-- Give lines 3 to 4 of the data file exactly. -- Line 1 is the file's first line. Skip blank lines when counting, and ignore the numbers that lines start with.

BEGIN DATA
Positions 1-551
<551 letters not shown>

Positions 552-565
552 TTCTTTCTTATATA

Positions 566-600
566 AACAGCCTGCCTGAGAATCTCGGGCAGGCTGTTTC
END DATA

Positions 552-565
552 TTCTTTCTTATATA